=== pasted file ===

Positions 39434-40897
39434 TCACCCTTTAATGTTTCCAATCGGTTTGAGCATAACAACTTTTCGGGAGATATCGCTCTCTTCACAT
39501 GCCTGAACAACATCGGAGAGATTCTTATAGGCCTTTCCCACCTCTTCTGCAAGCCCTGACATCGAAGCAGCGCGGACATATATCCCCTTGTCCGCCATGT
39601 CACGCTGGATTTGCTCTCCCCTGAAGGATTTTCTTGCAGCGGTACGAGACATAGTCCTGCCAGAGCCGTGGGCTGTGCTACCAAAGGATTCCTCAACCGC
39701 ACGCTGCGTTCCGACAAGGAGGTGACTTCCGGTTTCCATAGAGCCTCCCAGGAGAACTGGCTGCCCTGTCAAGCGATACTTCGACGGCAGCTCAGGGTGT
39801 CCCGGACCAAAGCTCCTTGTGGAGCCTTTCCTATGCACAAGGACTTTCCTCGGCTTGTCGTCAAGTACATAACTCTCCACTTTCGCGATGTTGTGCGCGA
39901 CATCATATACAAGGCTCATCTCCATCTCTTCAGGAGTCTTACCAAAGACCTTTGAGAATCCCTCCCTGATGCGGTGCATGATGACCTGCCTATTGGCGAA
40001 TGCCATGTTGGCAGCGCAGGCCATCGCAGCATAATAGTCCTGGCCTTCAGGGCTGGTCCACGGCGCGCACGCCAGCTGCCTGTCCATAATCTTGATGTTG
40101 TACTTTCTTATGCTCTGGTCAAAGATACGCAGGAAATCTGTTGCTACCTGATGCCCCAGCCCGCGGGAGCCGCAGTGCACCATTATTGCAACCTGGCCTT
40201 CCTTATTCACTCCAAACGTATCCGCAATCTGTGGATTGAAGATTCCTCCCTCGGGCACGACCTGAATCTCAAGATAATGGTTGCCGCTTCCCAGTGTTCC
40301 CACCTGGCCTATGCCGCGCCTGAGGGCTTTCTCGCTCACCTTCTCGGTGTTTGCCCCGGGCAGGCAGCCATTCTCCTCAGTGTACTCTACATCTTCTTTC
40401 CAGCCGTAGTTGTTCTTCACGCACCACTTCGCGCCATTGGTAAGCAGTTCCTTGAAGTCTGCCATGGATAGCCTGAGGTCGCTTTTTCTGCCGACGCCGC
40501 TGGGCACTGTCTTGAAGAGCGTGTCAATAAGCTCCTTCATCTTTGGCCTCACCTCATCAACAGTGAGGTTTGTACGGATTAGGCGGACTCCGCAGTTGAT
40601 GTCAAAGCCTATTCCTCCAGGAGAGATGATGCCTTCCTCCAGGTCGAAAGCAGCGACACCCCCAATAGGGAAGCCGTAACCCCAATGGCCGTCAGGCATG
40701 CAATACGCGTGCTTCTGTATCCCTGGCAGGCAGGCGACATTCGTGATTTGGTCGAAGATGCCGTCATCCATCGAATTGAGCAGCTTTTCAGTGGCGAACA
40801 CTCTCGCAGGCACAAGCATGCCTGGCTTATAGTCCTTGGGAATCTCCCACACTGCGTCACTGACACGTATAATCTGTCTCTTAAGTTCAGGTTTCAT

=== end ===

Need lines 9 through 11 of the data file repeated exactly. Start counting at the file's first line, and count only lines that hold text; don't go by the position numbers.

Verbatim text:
40101 TACTTTCTTATGCTCTGGTCAAAGATACGCAGGAAATCTGTTGCTACCTGATGCCCCAGCCCGCGGGAGCCGCAGTGCACCATTATTGCAACCTGGCCTT
40201 CCTTATTCACTCCAAACGTATCCGCAATCTGTGGATTGAAGATTCCTCCCTCGGGCACGACCTGAATCTCAAGATAATGGTTGCCGCTTCCCAGTGTTCC
40301 CACCTGGCCTATGCCGCGCCTGAGGGCTTTCTCGCTCACCTTCTCGGTGTTTGCCCCGGGCAGGCAGCCATTCTCCTCAGTGTACTCTACATCTTCTTTC